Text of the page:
Author: Diego Crespo

Captain Underpants: The First Epic Movie is as Sincere as it is Witty

Overview: Best friends George and Harold accidentally brainwash their grumpy school principal into believing he is one of their own creations come to life. 20th Century Fox; 2017; Rated PG; 89 minutes. Tra-la-la!: Based off a series of books of the same title, Captain Underpants: The First Epic Movie is just as clever as it is funny. It doesn’t contain the meme-worthy escapades of The Boss Baby but how Captain Underpants functions as a whole is far more impressive than its title would have you assume. If The Boss Baby was a modern Hannah Barbara cartoon with plastique sheen,...

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Ranking the Fast & Furious Franchise

The Fast and the Furious franchise is ever-evolving. No movie is comparable to the series’ basic structure or to its excellently choreographed action. They’re loud and a little dumb, but they stay true to themselves with heart and bombastic action. To celebrate the ongoing saga that continues to pave the way for world peace, here is a ranking of the explosively lovable Fast family adventures. 8. The Fate of the Furious BETRAYAL. It’s the foremost feeling of The Fate of the Furious. While the set pieces are all radically fun in their own vacuums, they don’t feel related to the progression of familial...

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Power Rangers Is Sloppy But Sincere Entertainment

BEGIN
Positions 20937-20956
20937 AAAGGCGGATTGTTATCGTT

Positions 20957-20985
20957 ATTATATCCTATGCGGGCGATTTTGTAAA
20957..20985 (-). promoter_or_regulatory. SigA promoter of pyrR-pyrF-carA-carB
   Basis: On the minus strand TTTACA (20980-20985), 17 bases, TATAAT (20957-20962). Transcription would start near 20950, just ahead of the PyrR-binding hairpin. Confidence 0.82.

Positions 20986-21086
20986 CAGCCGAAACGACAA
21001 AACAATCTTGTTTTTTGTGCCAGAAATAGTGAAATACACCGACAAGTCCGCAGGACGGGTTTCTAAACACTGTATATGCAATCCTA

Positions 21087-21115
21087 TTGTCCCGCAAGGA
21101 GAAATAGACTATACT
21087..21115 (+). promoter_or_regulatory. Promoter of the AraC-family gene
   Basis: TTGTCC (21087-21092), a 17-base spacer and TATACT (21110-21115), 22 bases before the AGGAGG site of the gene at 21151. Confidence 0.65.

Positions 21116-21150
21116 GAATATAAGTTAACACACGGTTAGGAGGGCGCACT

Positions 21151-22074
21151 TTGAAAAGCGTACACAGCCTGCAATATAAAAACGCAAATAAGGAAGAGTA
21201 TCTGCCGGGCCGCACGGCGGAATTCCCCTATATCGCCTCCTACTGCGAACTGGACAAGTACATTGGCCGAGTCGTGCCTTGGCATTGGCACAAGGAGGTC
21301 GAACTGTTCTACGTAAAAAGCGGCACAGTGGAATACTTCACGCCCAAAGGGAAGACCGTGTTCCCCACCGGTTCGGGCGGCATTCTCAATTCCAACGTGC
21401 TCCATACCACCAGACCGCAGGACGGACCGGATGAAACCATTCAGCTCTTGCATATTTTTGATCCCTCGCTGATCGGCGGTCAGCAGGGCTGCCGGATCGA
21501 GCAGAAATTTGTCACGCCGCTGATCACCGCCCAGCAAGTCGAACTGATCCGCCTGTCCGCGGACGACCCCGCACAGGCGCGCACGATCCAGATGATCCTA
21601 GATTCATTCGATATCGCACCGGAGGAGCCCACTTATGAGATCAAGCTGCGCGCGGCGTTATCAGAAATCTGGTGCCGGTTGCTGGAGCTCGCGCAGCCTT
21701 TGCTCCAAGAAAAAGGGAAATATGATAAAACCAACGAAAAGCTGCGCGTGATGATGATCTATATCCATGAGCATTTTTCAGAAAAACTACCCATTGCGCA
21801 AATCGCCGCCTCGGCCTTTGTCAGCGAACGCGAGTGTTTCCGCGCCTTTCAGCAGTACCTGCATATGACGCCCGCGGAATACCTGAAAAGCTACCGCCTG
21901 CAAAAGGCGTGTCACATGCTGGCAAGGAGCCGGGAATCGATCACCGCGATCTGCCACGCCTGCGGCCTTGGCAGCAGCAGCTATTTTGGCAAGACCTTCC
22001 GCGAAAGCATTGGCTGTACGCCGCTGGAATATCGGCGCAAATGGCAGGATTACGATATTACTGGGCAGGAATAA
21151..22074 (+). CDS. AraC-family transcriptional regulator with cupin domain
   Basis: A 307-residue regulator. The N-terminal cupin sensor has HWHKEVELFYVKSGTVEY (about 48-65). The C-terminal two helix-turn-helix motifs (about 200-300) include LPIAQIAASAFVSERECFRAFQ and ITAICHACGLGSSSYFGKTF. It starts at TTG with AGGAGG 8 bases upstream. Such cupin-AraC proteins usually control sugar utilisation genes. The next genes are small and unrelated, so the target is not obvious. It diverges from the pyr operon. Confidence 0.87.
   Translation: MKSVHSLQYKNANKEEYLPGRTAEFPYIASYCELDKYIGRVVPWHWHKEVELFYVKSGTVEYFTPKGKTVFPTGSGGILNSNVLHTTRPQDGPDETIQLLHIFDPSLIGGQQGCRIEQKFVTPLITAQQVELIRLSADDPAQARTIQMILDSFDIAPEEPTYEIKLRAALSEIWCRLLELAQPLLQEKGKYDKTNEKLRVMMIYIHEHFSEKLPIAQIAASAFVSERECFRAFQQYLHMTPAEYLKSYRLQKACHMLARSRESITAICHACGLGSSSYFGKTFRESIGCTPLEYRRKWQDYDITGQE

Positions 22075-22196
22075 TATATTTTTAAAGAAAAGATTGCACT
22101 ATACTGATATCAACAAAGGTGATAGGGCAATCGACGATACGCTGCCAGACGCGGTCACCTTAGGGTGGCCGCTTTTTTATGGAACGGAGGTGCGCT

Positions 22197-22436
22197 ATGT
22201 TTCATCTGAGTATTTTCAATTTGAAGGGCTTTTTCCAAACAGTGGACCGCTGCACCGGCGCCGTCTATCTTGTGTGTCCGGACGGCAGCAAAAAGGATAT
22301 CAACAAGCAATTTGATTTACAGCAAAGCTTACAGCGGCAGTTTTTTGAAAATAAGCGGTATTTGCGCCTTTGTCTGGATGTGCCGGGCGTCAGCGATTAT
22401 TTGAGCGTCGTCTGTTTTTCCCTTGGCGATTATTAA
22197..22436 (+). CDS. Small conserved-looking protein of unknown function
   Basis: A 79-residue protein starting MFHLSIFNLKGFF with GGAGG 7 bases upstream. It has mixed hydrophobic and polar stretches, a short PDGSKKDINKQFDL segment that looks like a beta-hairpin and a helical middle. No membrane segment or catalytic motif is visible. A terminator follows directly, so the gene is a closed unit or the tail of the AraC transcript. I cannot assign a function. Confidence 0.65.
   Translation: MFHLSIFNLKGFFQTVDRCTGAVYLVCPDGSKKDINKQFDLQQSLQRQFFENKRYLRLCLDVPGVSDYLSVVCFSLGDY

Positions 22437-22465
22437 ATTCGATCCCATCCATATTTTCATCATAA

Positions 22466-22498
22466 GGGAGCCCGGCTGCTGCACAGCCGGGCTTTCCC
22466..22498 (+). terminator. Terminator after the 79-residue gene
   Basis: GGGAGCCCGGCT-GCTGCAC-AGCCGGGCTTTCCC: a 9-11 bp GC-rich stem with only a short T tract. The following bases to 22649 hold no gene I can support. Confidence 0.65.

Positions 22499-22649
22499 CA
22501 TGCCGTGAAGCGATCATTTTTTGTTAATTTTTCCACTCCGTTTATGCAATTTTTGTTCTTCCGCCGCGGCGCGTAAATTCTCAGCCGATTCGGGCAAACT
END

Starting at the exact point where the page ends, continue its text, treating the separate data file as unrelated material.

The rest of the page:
Overview: A group of wayward teens comes together to become the mighty morphing Power Rangers. 2017; PG-13; Lionsgate; 124 minutes. Full Disclosure: I missed the boat on Power Rangers when I was growing up. I was the right age to become enthralled by its goofy wonders. References made their way into my personal pop culture zeitgeist perspective enough for me to recognize the resurgence of Ivan Ooze during another blockbuster’s promotional run, but I never dove in headfirst.  In some ways, Power Rangers always seemed to me to be the perfect property to reboot. From my understanding, the series was...

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Technical Proficiency & Emotional Agency In John Wick

I reviewed John Wick back when it was released in 2014 and gave it a positive review. Several years on, my love has only grown for the genre-specific action flick. I’d go as far as calling John Wick a near perfect movie. Among the many elements executed as precisely and efficiently as John Wick executes headshots, John Wick is peppered with world building better implemented than most major franchises. It’s added flavor, both unique and essential to the stylings of this underworld of assassins. Visually while not only appealing with uses of color and production design, the world of Wick...

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Evolving Evils & Identities In Resident Evil

Back in 2002, post-Matrix black leather and slo-mo aesthetics were the defining traits of the next wannabe blockbusters. One of these, Resident Evil was a relatively tame video game adaptation, borrowing ideas more so than plot (something that has never been a strong suit for the series in any iteration): A group of soldiers enter a facility run by the Umbrella corporation called The Hive. It’s a simple premise that grows in scale with each entry, propelling itself through ever-evolving scenarios. Marco Beltrami and Marilyn Manson’s score influences the techno-horror vibe writer Paul W.S. Anderson is going for. Resident Evil...